If you read Part One of the story, which can be found on the London Overlooked website by following this link, you will remember that in 1844 Charles Dickens, who was still young but already successful, was in receipt of a series of begging letters written by a certain John Walker, a married man with four children. Walker claimed to be in desperate need of help, and Dickens initially responded by sending money and clothes.
But as the emotional tone of the letters intensified, Dickens began to doubt their sincerity. He had been plagued by begging letters ever since he burst on to the literary scene with The Pickwick Papers, so he understood how persuasive their unscrupulous writers were capable of being. However, in his final letter, dated the 17th of May, Walker had put Dickens in an impossible position by announcing that his wife had died as a result of a traumatic miscarriage.
The next day, and for the second time in this sorry affair, Dickens turned to his younger brother Fred to act as his representative, dropping him a note in which he asked him to visit Walker at his home in Lambeth:
If he be really in the distress he states, I shod. be sorry to refuse him another Sovereign. If you have one in your pocket give it him (being thoroughly satisfied); if not, I will send it to him after I have spoken with you at breakfast tomorrow.
Although he did not wish to refuse his help in a case of genuine need, he was also aware of the very real possibility that he was being cynically manipulated. He made his position clear in blunt terms:
But I have some doubts of him. Do not be taken in. If I could establish it for a fact that he has imposed upon me, I would have him up to Queen Square forthwith.
The reference to Queen Square, where the Westminster police court was located, strongly suggests that Dickens was ready to deal decisively with Walker should he turn out to be a fraud. A line had been drawn in the sand. Crossing it or hanging back now depended on the outcome of Fred’s journey across the river to the back streets of Lambeth.
BEYOND THE PALE
Frederick “Fred” William Dickens was eight years younger than Charles, and enjoyed a close relationship with his famous brother, at least until 1845, when his affair with Anna Weller, the girl he eventually married, caused a rift. Fred’s unhappy personal life is a story in itself, marked as it was by his adultery, his debts, and his early death at the age of forty-eight, a wretched alcoholic living in dire poverty in County Durham.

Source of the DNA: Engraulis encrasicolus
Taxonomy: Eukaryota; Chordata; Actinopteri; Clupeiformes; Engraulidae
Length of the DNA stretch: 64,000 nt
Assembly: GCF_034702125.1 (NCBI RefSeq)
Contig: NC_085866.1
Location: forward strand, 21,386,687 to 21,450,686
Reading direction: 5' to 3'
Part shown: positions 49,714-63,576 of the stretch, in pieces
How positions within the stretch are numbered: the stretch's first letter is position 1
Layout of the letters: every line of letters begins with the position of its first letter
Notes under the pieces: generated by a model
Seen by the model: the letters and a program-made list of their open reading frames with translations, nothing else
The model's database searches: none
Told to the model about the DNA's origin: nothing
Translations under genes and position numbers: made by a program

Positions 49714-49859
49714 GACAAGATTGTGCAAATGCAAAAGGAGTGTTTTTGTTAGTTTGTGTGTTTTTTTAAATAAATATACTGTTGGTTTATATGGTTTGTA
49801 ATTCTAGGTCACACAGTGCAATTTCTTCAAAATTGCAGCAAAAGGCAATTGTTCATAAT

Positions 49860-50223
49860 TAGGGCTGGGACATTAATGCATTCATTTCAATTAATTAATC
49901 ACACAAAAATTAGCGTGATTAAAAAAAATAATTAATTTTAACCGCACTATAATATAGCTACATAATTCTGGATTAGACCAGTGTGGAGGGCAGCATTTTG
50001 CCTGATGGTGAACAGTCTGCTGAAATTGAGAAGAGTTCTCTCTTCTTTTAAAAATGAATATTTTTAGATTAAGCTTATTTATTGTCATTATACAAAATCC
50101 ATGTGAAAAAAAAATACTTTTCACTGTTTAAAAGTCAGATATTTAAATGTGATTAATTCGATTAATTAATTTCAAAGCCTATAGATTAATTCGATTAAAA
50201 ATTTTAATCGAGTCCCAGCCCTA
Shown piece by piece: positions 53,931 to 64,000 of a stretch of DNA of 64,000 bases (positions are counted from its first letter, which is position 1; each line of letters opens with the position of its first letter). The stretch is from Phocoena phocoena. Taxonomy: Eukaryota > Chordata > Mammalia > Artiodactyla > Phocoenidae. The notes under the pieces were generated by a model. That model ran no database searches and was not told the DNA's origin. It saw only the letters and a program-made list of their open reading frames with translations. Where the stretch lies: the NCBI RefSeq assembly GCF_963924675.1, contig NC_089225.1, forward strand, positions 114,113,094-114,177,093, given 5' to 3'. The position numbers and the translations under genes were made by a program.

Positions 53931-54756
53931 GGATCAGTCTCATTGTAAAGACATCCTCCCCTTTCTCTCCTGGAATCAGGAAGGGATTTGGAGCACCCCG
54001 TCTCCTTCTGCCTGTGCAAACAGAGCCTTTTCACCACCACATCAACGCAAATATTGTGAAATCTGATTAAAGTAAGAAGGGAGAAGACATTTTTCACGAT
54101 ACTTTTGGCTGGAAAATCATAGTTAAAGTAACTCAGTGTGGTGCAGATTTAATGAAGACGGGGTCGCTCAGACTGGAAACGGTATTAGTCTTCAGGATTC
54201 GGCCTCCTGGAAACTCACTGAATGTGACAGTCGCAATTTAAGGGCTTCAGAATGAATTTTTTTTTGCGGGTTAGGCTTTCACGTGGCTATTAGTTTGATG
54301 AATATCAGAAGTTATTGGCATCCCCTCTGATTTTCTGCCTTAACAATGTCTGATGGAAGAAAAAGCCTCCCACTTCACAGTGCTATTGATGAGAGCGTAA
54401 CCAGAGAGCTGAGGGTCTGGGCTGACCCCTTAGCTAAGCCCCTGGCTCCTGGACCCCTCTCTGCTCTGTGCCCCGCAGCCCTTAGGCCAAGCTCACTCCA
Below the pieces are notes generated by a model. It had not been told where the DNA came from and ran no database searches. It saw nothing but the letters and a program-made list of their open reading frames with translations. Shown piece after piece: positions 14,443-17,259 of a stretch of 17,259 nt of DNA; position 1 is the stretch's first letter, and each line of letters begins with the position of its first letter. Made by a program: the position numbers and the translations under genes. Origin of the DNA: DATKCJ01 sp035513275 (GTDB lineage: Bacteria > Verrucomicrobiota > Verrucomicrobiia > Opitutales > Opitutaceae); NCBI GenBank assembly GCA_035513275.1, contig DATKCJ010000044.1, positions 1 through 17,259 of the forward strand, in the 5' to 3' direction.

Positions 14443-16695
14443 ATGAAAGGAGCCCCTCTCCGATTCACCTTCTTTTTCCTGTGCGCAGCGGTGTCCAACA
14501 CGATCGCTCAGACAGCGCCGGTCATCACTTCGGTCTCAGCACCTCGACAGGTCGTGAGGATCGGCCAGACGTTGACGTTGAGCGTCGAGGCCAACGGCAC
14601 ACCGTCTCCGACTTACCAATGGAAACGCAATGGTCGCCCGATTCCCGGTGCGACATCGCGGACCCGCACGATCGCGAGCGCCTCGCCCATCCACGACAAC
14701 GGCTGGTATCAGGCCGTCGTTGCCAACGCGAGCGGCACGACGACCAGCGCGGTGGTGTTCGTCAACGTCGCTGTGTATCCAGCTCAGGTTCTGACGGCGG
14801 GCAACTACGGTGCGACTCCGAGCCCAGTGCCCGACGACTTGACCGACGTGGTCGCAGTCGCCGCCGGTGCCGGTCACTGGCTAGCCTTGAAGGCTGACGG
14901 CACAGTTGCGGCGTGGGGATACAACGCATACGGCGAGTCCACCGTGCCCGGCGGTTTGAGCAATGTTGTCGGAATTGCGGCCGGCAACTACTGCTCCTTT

Fred gave his name to two characters in the novels. Rather sadly, he was Nell Trent’s disreputable older brother in The Old Curiosity Shop, which had been published in serial form between 1840 and 1841. But he was also Scrooge’s kind-hearted nephew in A Christmas Carol, and one would like to think that Dickens had not forgotten that Fred, as a boy, had been the favourite of his three brothers. No doubt Dickens had used his influence to secure Fred’s position in the Treasury, and he obviously felt that he could rely on his brother’s support in dealing with John Walker and his begging letters.
When Fred appeared at the house in Lambeth, it turned out that Walker was not at home. However, much to his astonishment, Mrs Walker was. Far from being dead, as claimed by her husband in the letter of the 17th of May, she was very much alive. One can only imagine the conversation that followed this remarkable discovery.
Fred’s news would doubtless have put something of a dampener on his meeting with his brother on the morning of the 19th, when they discussed the matter over the breakfast table. Between them they must have concluded that Walker had put himself beyond the pale by placing his “patron” under a degree of pressure that amounted to moral and emotional blackmail. The time had surely come to enlist the help of an appropriate organisation, and that organisation was without question the Society for the Suppression of Mendicity, which was commonly and more simply known as the Mendicity Society.
THE WHEELS OF RETRIBUTION
The Mendicity Society had been founded in 1818 under the presidency of the Duke of Northumberland and with the patronage of the Duke of York. The stated aim was, quite simply, to rid the capital of mendicants by means of the twin incentives of reward and punishment. The reward was charity, which was offered in exchange for an undertaking to desist from begging. The punishment was prosecution, which was used as a weapon against serial offenders.
The principal targets of the Society’s measures were street beggars, but the writers of begging letters, while operating behind closed doors, came within its scope, and by the time Walker was pestering Dickens a staggering number of cases had been investigated. The published figure was near enough eighty-one thousand, and, although in many of these cases the writers were found to be in genuinely desperate circumstances, the Society’s investigators also encountered chancers and opportunists. One such was a fellow who had got by as a professional perjuror until one of his feet became gangrenous, at which point he fell in with a quack doctor, and paid for his treatment by distributing advertising leaflets in the streets, swearing on oath that he was himself the beneficiary of a most efficacious ointment. Sadly, ointment notwithstanding, his toes had to be amputated, but even so the only charity he was judged worthy of was the workhouse.